United States District Court, W.D. Pennsylvania
MEMORANDUM ORDER RE: DEFENDANT'S MOTION TO DISMISS (DOC. NO. 6)
ARTHUR J. SCHWAB, District Judge.
On January 14, 2014, pro se Plaintiff Dale Lawrence Romig ("Plaintiff") filed a Complaint centered on allegations of police harassment and brutality against Defendant Beaver County ("Defendant"). Plaintiff has filed a Notice offering to settle the case for $50, 000, 000.00. Doc. No. 8. Currently pending before this Court is Defendant's Motion to Dismiss. Doc. No. 6. Defendant contends that the Complaint is barred by the statute of limitations for civil rights claims. For the following reasons, Defendant's Motion to Dismiss (Doc. No. 6) will be GRANTED.
II. Factual Background and Procedural History
Taken as true solely for the purposes of this Memorandum Order, the facts of the case are as follows:
Plaintiff was harassed by courthouse security at the Beaver County Courthouse on May 15, 2009, while carrying "evidence" that he intended to deliver to county detectives. Doc. No. 1, 2. That evidence was in the form of six Gatorade bottles that Plaintiff believed were "intentionally poisoned at the Gatorade factory." Id . Plaintiff proceeded to the District Attorney's office to discuss the bottles, but he was told that no detectives were available to speak with him. Id. at 3. As Plaintiff exited the courthouse, security stopped him to question him about the evidence. Id. at 4. The altercation that ensued is the subject of Plaintiff's suit. Id.
A man in a Sheriff's Deputy uniform with the name "Yonlinsky" on it asked Plaintiff "what do you have there?" Id. at 3. A female deputy named Chapes then asked "what religion are you?" Id . Plaintiff placed one of the two bags of Gatorade on the ground, where it was confiscated by Yonlinsky. Id. at 4. Yonlinsky assaulted Plaintiff before taking him to a holding cell area. Id. at 5. Plaintiff was released soon after. The Gatorade bottles were never returned to him. Id.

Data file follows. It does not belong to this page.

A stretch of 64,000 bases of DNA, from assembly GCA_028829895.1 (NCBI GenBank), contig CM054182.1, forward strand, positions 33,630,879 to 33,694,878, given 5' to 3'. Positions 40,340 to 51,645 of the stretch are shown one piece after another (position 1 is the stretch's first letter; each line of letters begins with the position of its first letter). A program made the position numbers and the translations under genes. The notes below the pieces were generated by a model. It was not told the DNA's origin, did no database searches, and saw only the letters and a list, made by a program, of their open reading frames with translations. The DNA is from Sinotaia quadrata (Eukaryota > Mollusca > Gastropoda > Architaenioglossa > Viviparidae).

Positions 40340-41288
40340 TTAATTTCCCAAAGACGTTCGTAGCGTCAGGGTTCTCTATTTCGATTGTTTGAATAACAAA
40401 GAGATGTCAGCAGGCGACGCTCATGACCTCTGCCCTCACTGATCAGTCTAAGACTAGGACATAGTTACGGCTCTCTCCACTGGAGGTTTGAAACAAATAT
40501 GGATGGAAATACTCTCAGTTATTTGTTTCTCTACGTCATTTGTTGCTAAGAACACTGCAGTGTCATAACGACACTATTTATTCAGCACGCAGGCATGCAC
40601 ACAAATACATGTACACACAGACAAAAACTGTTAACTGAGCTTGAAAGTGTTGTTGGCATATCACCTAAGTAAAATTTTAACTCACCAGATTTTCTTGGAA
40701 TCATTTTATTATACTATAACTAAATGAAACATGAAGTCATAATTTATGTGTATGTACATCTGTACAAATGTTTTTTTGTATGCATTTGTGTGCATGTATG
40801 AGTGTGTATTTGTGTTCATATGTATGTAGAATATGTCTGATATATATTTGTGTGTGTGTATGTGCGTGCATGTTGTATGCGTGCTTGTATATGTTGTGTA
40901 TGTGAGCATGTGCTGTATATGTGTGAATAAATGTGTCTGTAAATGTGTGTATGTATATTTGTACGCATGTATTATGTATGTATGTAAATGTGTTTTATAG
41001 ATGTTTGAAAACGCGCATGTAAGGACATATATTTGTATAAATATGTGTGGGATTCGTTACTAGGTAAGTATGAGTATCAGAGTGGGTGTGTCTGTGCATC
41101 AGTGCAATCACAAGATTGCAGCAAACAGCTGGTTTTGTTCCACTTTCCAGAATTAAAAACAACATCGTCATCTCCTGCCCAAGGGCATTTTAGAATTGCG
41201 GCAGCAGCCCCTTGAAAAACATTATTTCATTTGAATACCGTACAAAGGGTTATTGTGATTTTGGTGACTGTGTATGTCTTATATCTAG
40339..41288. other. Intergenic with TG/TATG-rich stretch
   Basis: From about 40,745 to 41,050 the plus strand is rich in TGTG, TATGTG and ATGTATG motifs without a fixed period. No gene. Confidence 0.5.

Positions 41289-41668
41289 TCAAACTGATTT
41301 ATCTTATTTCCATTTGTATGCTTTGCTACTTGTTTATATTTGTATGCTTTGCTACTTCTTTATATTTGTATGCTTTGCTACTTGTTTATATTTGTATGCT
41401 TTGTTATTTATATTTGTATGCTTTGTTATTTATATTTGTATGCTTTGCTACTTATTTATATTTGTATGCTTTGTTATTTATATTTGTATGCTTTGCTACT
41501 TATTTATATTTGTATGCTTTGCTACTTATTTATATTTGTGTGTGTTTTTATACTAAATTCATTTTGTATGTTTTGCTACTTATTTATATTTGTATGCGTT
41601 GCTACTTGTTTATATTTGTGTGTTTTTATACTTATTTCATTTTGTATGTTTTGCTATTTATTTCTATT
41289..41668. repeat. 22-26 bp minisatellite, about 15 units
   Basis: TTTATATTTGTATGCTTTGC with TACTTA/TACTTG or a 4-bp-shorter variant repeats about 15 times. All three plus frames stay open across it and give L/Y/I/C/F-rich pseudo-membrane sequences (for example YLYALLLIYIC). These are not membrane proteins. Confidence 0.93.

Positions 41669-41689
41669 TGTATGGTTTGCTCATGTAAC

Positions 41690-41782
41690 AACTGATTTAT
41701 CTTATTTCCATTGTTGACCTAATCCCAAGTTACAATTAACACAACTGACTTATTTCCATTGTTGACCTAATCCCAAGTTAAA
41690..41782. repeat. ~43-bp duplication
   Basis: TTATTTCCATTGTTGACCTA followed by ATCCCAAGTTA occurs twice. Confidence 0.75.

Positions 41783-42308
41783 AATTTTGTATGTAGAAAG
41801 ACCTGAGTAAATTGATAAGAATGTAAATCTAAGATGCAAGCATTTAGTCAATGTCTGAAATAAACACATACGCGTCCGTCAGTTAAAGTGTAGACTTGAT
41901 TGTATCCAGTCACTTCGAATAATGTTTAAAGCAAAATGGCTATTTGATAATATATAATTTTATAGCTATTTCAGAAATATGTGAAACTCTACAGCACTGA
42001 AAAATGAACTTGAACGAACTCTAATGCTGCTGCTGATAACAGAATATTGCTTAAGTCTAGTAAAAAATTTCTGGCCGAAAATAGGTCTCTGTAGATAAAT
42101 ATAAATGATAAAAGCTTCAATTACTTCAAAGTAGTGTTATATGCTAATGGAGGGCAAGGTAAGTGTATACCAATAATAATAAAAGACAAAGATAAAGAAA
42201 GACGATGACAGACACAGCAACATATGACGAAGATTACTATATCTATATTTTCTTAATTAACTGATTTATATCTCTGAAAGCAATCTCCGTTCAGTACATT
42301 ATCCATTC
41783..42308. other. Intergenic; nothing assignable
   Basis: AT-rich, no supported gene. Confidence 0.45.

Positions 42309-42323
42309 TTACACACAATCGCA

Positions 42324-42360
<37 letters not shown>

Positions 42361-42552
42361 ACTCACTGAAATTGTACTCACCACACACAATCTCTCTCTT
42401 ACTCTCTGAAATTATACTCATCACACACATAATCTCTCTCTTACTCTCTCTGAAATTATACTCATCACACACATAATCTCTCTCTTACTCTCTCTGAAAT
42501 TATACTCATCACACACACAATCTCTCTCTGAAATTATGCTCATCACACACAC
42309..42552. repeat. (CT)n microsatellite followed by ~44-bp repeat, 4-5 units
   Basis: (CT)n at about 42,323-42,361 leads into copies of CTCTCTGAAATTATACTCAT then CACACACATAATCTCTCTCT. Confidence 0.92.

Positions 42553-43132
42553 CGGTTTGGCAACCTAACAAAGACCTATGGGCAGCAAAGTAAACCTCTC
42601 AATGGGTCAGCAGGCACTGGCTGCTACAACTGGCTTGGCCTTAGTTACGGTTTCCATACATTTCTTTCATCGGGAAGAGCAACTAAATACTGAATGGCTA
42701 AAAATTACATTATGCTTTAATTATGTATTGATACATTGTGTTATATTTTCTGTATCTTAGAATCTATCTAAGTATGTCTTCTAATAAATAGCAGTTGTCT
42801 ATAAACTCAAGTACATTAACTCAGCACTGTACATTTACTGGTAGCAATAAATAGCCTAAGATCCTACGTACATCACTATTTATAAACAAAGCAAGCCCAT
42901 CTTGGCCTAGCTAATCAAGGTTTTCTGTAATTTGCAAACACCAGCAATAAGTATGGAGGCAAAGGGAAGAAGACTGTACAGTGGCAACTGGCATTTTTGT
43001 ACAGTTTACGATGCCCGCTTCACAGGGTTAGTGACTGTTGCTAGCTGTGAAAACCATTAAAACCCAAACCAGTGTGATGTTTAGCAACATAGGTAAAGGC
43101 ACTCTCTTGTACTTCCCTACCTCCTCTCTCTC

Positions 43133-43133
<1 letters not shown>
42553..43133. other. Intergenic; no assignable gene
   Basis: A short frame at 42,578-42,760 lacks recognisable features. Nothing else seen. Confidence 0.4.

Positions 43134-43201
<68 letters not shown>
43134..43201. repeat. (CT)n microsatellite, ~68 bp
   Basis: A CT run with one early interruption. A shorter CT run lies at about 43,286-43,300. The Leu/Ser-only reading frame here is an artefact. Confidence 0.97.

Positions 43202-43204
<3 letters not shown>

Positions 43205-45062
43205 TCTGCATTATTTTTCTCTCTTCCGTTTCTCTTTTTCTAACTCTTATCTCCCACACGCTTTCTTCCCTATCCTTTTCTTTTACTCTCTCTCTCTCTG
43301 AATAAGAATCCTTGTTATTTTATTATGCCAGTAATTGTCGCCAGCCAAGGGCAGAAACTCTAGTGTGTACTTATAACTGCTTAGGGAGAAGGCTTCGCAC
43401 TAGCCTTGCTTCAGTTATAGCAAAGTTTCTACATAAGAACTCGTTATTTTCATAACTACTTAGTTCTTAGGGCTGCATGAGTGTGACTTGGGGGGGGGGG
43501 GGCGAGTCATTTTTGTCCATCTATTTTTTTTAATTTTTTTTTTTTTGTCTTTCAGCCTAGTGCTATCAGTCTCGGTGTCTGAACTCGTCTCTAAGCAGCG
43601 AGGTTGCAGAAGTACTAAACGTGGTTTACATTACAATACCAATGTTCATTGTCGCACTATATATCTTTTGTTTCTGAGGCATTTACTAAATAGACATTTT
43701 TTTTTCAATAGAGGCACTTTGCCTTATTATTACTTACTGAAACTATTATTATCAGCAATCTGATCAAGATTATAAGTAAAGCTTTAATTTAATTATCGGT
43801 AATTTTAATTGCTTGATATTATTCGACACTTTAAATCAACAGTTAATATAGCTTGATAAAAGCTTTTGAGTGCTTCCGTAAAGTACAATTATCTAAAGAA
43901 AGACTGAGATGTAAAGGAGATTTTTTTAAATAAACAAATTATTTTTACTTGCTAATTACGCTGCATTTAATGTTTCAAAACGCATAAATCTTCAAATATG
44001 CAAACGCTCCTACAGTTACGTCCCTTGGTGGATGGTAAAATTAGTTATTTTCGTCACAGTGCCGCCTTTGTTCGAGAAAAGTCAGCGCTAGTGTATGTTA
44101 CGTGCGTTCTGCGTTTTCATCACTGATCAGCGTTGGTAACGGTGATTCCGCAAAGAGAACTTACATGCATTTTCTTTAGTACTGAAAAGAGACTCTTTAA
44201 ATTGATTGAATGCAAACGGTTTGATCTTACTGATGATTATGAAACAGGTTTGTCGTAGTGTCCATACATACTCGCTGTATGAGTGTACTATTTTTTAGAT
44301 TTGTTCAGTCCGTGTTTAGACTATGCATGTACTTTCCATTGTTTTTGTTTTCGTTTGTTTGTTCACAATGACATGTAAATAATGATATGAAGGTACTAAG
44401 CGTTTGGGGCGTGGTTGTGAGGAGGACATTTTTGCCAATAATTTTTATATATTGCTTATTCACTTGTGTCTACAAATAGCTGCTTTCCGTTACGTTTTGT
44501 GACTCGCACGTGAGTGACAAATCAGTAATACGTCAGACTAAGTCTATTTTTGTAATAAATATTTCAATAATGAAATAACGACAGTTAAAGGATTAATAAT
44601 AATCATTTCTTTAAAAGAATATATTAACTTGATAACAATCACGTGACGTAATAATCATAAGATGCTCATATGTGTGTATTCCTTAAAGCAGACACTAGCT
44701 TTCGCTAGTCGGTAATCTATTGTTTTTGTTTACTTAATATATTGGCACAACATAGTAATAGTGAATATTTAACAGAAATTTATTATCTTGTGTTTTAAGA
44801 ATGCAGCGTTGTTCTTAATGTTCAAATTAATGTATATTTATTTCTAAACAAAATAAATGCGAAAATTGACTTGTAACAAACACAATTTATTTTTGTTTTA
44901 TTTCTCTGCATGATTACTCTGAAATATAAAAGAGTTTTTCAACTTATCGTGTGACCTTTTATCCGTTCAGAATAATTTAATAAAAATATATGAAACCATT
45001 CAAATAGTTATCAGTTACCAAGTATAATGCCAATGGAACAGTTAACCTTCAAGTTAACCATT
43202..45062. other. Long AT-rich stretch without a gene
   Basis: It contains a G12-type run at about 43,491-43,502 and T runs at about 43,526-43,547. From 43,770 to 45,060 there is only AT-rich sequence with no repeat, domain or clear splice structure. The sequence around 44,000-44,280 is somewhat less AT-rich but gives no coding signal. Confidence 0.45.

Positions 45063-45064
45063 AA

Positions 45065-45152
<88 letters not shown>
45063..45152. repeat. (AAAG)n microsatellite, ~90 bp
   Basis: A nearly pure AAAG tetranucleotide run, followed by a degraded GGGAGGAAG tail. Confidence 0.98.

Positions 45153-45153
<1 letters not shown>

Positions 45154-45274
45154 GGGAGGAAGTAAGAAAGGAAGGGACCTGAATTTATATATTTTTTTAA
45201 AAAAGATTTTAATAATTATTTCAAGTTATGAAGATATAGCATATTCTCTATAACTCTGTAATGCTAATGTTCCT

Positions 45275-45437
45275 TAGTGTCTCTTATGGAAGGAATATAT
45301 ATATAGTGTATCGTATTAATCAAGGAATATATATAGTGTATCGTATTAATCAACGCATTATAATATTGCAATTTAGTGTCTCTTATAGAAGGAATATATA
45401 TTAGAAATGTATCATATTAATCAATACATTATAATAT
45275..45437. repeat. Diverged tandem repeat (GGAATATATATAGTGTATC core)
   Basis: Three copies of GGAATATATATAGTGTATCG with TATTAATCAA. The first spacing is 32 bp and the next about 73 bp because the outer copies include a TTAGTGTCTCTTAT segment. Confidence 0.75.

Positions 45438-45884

III. Standard of Review
In considering a Rule 12(b)(6) motion, Federal Courts require notice pleading, as opposed to the heightened standard of fact pleading. Federal Rule of Civil procedure 8(a)(2) requires only "a short and plain statement of the claim showing that the pleader is entitled to relief, ' in order to give the defendant fair notice of what the... claim is and the grounds on which it rests.'" Bell Atlantic Corp. v. Twombly, 550 U.S. 554, 555 (2007) (quoting Conley v. Gibson, 355 U.S. 41, 47 (1957)).
Building upon the landmark United States Supreme Court decisions in Twombly and Ashcroft v. Iqbal, 556 U.S. 672 (2009), the United States Court of Appeals for the Third Circuit explained that a District Court must take three steps to determine the sufficiency of a complaint:
First, the court must "tak[e] note of the elements a plaintiff must plead to state a claim." Ashcroft v. Iqbal , 129 S.Ct. [at 1947.] Second, the court should identify allegations that, "because they are no more than conclusions, are not entitled to the assumption of truth." Id. at 1950. Third, "whe[n] there are well-pleaded factual allegations, a court should assume their veracity and then determine whether they plausibly give rise to an entitlement for relief." Id . This means that our inquiry is normally broken into three parts: (1) identifying the elements of the claim, (2) reviewing the complaint to strike conclusory allegations, and then (3) looking at the well-pleaded components of the complaint and evaluating whether all of the elements identified in part one of the inquiry are sufficiently alleged.
Malleus v. George, 641 F.3d 560, 563 (3d Cir. 2011).
The third step of the sequential evaluation requires this Court to consider the specific nature of the claim(s) presented and to determine whether the facts pled to substantiate the claim(s) are sufficient to show a "plausible claim for relief." "While legal conclusions can provide the framework of a Complaint, they must be supported by factual ...